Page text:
Amendment 2, explained

Commitment 2018 is taking a closer look at the amendments on the ballot this year, and bringing voters a complete rundown to make sure they understand what they each mean before heading to the polls.

Amendment 2 is a close companion to Amendment 1.Amendments 1 and 2 both deal with property taxes. Both initiatives were put on the ballot by lawmakers.

Amendment 2 is what we call a “continuation” of a law that’s been on the books for a decade, and members of the House and Senate want to make it permanent, by placing it in the state’s constitution.

Unlike Amendment 1, which gives homeowners with a homestead exemption another property tax cut, Amendment 2 addresses all other property that is not covered by a homestead exemption.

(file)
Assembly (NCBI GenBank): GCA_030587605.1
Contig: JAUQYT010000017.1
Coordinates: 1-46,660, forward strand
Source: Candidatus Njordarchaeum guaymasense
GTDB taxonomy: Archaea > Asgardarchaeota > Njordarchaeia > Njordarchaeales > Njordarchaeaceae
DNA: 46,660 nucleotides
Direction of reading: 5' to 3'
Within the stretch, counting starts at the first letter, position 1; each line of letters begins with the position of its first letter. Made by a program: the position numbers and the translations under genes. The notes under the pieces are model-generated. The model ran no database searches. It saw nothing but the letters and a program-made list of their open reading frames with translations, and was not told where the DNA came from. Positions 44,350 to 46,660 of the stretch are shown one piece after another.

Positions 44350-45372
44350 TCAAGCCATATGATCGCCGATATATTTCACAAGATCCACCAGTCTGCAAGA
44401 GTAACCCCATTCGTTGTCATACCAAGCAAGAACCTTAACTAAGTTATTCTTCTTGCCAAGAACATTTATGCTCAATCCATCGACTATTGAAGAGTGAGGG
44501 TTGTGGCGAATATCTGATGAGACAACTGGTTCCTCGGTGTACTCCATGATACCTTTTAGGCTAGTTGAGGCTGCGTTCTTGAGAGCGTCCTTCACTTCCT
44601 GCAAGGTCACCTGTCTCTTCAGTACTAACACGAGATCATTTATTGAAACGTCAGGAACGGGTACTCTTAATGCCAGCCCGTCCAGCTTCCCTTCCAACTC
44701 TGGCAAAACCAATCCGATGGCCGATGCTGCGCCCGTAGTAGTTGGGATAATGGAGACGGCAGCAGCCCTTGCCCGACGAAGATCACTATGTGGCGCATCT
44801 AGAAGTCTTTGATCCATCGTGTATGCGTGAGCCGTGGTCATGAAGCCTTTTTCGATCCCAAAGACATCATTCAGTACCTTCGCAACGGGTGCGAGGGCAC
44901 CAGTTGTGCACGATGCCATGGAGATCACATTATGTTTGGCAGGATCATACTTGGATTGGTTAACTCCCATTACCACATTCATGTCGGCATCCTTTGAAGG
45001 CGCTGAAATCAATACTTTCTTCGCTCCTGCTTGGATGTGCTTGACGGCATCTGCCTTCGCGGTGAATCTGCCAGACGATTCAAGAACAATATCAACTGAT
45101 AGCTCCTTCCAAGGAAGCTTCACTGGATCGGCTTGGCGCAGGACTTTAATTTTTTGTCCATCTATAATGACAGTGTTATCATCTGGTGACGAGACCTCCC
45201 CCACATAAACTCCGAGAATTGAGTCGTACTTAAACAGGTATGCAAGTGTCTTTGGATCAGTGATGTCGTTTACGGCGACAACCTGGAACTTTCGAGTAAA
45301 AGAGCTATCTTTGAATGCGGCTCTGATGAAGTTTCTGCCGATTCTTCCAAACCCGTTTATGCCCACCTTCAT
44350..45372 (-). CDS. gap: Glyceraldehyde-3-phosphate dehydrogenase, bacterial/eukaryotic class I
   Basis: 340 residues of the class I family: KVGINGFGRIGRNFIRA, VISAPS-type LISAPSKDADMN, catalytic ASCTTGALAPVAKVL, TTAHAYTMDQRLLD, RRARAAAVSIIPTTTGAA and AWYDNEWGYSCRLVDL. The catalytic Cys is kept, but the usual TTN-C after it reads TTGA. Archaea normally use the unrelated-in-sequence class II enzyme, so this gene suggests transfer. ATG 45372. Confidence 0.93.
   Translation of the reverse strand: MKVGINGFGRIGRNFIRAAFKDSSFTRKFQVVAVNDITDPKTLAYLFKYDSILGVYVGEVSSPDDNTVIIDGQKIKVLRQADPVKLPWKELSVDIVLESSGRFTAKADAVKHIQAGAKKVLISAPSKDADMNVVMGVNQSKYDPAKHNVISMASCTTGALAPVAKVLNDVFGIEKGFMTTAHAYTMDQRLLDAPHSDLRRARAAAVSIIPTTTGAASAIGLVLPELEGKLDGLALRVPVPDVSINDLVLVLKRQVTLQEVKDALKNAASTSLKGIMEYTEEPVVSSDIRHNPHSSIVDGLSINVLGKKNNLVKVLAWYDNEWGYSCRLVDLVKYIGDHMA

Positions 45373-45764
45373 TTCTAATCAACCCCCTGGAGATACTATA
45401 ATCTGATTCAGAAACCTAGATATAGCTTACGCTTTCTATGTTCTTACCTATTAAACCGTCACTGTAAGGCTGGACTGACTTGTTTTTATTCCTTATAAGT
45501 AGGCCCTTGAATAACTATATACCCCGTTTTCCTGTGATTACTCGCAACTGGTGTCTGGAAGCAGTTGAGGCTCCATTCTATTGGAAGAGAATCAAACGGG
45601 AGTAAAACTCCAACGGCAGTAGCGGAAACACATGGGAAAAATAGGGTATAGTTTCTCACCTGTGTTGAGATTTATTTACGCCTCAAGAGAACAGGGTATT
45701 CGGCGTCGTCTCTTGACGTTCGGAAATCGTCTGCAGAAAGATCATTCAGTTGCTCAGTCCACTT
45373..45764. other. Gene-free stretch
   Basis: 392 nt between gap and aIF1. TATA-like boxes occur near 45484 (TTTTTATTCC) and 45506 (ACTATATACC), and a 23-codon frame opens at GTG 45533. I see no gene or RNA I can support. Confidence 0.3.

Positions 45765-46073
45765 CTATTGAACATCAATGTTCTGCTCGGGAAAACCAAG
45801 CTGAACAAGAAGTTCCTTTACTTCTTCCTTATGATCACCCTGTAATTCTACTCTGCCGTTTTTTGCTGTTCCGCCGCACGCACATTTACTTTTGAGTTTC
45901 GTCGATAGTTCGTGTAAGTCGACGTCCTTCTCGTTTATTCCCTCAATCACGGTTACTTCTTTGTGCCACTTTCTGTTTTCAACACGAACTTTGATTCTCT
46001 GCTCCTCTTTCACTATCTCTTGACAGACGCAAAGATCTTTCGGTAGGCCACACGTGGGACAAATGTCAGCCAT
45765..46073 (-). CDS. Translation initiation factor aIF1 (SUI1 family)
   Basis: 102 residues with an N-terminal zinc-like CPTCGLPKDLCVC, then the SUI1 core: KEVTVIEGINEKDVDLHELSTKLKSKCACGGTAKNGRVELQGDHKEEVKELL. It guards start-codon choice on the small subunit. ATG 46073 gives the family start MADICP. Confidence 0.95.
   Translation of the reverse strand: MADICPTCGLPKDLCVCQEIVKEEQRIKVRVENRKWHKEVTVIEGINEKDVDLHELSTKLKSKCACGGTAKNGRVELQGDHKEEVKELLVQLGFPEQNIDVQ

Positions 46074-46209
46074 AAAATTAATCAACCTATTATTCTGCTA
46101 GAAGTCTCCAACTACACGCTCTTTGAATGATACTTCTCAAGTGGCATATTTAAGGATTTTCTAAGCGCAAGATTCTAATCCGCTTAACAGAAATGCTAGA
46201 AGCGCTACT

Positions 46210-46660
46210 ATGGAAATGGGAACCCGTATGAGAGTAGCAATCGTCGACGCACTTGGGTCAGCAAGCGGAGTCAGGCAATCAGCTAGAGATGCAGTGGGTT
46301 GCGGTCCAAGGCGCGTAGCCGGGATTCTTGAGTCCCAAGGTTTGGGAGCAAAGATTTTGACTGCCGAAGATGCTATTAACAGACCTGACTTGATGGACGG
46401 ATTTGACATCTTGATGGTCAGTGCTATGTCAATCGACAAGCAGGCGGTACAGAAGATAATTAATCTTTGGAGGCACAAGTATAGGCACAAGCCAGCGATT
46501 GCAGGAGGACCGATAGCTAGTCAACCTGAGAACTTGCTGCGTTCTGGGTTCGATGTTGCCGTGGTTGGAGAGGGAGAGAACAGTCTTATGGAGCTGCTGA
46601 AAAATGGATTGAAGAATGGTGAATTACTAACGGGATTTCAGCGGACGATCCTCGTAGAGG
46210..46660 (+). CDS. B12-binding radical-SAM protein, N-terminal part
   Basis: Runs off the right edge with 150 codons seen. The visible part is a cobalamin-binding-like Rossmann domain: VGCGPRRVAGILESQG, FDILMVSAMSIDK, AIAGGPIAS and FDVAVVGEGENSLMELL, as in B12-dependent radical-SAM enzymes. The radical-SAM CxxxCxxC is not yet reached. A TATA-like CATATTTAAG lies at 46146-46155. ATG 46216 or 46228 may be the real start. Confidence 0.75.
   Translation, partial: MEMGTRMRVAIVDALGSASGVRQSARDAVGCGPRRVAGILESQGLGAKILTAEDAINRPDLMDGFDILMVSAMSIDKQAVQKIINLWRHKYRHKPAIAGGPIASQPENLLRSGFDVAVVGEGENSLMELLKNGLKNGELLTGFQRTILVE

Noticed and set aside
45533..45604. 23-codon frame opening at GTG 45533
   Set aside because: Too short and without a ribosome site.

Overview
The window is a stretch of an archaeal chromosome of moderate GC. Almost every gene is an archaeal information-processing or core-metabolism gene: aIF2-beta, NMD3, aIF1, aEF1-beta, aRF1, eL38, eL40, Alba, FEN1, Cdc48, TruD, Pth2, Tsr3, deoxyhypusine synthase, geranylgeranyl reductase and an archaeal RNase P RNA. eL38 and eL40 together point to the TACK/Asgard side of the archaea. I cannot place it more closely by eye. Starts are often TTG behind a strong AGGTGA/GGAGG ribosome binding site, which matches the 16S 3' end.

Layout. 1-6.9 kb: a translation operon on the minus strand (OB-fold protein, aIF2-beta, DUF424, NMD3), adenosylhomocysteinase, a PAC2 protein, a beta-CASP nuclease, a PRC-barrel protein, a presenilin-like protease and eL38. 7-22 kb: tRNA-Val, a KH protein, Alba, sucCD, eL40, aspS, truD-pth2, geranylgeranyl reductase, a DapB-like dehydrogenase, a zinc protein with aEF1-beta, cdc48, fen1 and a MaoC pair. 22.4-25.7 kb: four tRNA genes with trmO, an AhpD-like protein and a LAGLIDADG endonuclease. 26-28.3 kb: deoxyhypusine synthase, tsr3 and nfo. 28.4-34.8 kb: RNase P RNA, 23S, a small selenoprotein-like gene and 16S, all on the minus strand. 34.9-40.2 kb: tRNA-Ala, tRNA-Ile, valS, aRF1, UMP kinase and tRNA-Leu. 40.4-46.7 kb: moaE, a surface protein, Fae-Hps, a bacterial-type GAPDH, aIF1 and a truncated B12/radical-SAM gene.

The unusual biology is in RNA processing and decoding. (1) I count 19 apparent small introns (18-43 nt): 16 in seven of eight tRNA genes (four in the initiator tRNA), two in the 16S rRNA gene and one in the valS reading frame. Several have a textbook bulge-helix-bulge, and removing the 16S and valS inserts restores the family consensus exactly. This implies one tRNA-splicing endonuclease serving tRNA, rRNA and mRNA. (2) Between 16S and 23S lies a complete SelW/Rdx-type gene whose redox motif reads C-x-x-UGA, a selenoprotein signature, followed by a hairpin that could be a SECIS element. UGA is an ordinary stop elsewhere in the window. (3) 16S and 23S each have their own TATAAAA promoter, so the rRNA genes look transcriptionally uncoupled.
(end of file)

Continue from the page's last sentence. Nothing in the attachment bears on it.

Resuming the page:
Basically, if you own real estate, you’re going to want to take a close look at both of these proposed amendments.

Now, the details on Amendment 2: If passed, it would “Permanently retain provisions currently in effect, which limit property tax assessment increases on non-homestead real property … except for school district taxes … to 10 percent each year.”

That means if you own commercial property, rental property, second homes, or if you own a vacant lot and pay property taxes, passing this measure will mean the “assessed value” of that property will never go up more than 10 percent in any given year.

As with all of the amendments on the ballot, at least 60 percent of voters must approve it to put it in the constitution. Thus far, there is no organized opposition to Amendment 2.

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